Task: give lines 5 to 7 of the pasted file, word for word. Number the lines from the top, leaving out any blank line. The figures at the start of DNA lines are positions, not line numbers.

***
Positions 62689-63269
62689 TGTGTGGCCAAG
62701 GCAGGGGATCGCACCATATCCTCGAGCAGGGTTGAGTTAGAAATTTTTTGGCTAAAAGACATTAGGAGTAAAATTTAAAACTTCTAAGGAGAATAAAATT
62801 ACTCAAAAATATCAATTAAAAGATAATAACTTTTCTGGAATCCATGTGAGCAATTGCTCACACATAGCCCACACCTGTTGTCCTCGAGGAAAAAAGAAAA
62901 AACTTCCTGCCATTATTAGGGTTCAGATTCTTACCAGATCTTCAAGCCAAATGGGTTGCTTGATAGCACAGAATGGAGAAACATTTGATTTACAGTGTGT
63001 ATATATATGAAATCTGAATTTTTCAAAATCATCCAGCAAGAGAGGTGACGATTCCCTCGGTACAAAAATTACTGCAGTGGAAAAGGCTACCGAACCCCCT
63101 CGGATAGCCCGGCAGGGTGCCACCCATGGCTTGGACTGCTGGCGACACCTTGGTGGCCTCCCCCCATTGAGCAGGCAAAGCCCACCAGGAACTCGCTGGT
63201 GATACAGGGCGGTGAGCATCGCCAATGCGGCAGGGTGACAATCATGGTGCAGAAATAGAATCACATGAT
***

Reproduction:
62901 AACTTCCTGCCATTATTAGGGTTCAGATTCTTACCAGATCTTCAAGCCAAATGGGTTGCTTGATAGCACAGAATGGAGAAACATTTGATTTACAGTGTGT
63001 ATATATATGAAATCTGAATTTTTCAAAATCATCCAGCAAGAGAGGTGACGATTCCCTCGGTACAAAAATTACTGCAGTGGAAAAGGCTACCGAACCCCCT
63101 CGGATAGCCCGGCAGGGTGCCACCCATGGCTTGGACTGCTGGCGACACCTTGGTGGCCTCCCCCCATTGAGCAGGCAAAGCCCACCAGGAACTCGCTGGT